Isaac Sim Workflows

Learning Objectives

This tutorial summarizes the different workflows for developing in Isaac Sim and ways to interface with it with your existing systems. After this tutorial, you understand the uses and benefits of each workflow and the best way to include Isaac Sim in application.

10-15 Minute Tutorial

Getting Started

There are three main workflows when developing in Isaac Sim: GUI, extensions, and standalone Python. Here is a quick summary of the key features and their recommended usages:


  • Key features: Visual, intuitive, specialized tools for populating, and simulating a virtual world.

  • Recommended usage: World building, assemble robots, attach sensors, and initializing ROS bridges.


  • Key features: Run asynchronously to allow interactions with the stage, hot reloading to reflect changes immediately, adaptive physics step for real-time simulation.

  • Recommended usage: Building interactive GUIs, custom application modules, and real-time sensitive applications.

Standalone Python

  • Key features: Control over timing of physics and rendering steps, can be run in headless mode.

  • Recommended usage: Large scale training for reinforcement learning, systematic world generation, and modification.


Isaac Sim’s GUI interface features are the same ones used in Omniverse USD Composer, an application that is dedicated for world-building. Create tools make it easy to assemble, illuminate, simulate, and render scenes large and small, therefore making it the ideal place to build your virtual worlds, assemble robots, and examine physics.

If you completed the Introductory tutorials of Isaac Sim Interface, Environment Setup, Add Simple Objects, then you’ve already had a taste of using the GUI. To learn more about how to leverage the GUI for your robotics application, continue the GUI tutorial series with Assemble a Simple Robot.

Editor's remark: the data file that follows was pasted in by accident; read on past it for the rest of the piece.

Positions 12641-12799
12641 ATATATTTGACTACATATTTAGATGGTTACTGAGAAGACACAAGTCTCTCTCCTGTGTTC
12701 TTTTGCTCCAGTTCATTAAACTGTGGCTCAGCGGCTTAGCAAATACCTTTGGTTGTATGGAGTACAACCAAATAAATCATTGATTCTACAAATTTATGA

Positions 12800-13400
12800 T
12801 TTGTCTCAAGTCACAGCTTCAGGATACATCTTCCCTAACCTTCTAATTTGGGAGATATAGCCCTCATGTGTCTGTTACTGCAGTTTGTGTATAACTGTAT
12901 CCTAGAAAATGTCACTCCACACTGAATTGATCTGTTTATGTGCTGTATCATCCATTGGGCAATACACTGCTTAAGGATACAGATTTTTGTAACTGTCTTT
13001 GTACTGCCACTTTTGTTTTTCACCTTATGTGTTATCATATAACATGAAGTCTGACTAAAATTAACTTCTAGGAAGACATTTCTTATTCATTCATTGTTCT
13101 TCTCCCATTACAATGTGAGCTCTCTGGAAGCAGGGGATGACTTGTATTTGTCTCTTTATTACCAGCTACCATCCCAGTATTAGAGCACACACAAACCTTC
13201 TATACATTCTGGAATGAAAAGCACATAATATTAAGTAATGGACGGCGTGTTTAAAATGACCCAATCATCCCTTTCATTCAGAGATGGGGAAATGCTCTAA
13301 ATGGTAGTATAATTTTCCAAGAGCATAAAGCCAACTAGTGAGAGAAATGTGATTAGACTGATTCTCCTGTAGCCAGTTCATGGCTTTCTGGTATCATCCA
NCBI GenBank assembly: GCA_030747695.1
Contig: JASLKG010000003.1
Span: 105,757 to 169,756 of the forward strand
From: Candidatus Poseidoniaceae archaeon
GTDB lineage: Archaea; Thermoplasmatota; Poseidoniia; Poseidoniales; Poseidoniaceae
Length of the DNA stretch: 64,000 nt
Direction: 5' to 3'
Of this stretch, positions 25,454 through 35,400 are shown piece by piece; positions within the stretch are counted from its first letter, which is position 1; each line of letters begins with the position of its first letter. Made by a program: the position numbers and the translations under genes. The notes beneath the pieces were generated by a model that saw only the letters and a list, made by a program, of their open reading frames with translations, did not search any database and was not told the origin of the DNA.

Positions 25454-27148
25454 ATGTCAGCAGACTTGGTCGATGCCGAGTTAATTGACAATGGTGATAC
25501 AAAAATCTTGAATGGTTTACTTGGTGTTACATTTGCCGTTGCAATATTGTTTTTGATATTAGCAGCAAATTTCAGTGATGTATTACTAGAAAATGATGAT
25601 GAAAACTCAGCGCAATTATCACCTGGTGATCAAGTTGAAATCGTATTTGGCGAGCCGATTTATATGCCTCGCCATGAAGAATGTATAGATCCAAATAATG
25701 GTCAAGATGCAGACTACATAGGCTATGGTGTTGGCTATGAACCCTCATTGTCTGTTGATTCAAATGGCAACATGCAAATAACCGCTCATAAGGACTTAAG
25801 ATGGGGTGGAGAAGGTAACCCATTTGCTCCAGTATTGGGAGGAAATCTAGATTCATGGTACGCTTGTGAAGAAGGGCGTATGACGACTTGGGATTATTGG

Extensions are the core building block of Omniverse Kit based applications. They are individually built application modules. All the tools used in Isaac Sim are built as extensions. They can be used across different Omniverse applications by simply installing it in the Extensions Manager.

One main feature of this workflow is that the application runs asynchronously. This enables the extension applications to interact with the USD stage without blocking rendering and physics stepping. It also allows for hot reloading, so you can change the application code while Isaac Sim is running and then see the reflected changes in your application after saving the file, without shutting down or restarting Isaac Sim. Most of the action in an extension is done using callbacks that are triggered with certain events, such as a physics or rendering step, stage events, or ticks in time.

Writing a Custom Python Extension

To get started using the Extension workflow, use the Isaac Sim Extension Template Generator to populate a simple UI-based extension on your local machine. The available extension templates give a useful starting point for many Isaac Sim applications and are structured to help you learn how to build a custom UI tool that meets your needs.